Only a couple of weeks ago I signed my name up for a couple of book tours. Not so bad in the scheme of things. The thing is, my thoughts on book tours have been pretty much consistent for the past few months.I don't like doing them and I don't like reading them. So, here I was signing up for book tours...or declaring my interest in being a part of them...when I didn't really believe in their effectiveness. I officially became a hypocrite.
Why did I sign up? I have moved countries, lost a supply of ARCS and most importantly, have no brick and mortar bookstores around me (that supply English YA). It drives a woman to desperate actions. But then I found Book Depository...purchased some new and older YA titles that interested me. I got more enjoyment out of those books than I did out of many of the review copies I received last year. While my name is still on those lists, I won't be accepting a role in the tours should I be invited. Though I seriously doubt that I will be.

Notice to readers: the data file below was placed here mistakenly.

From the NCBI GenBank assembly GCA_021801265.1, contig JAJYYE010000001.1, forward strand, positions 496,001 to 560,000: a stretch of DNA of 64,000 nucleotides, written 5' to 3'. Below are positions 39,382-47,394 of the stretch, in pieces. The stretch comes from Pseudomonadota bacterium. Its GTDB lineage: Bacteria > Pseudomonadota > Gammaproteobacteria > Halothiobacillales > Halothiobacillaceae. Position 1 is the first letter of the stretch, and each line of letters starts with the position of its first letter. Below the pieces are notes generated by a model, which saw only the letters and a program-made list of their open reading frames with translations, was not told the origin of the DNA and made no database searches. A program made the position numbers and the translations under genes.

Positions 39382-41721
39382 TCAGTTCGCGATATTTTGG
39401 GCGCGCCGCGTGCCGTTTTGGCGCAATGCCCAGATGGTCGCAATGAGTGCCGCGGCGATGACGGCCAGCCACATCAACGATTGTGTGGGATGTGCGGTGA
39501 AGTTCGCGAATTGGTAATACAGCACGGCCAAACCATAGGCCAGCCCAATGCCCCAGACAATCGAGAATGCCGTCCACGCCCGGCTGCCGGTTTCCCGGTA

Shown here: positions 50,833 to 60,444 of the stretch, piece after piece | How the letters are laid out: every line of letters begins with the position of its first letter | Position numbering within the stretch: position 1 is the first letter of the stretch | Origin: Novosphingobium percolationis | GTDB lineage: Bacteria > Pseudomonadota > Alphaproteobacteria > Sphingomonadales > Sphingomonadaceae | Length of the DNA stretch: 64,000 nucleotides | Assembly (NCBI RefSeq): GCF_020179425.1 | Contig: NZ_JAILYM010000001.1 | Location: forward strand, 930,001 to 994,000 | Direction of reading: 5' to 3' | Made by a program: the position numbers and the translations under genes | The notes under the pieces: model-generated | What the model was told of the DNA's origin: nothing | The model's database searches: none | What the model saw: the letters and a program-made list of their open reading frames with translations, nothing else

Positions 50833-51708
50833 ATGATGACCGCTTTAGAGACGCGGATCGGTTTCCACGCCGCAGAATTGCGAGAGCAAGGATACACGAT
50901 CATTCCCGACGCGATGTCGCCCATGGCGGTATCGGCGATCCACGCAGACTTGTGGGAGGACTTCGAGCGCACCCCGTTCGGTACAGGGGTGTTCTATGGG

In the beginning of my review blogging stint, I took part in a handful of tours but almost immediately felt like I was much better off doing my own thing. If I am not comfortable with the tour it reflects in the attention that I shine on the author's work. The last thing I wanted to do is do them a disservice.
I just don't think that book tours work all that well. They can and do. But in the various methods I have seen of late, it is clear that they aren't.
Why I find book blog tours restrictive as a participant...
- The authors put a lot of time into the tours from querying bloggers, to scheduling, to mail outs to answers ridiculous amounts of questions. It is because of this that I feel pressure (whether it is there or not) to review more positively.
- I hate posting a series of links or a schedule at the bottom of my post. Call me lazy (I am but that kind of stuff drives me mad). Some tours don't do this so it could be considered a moot point.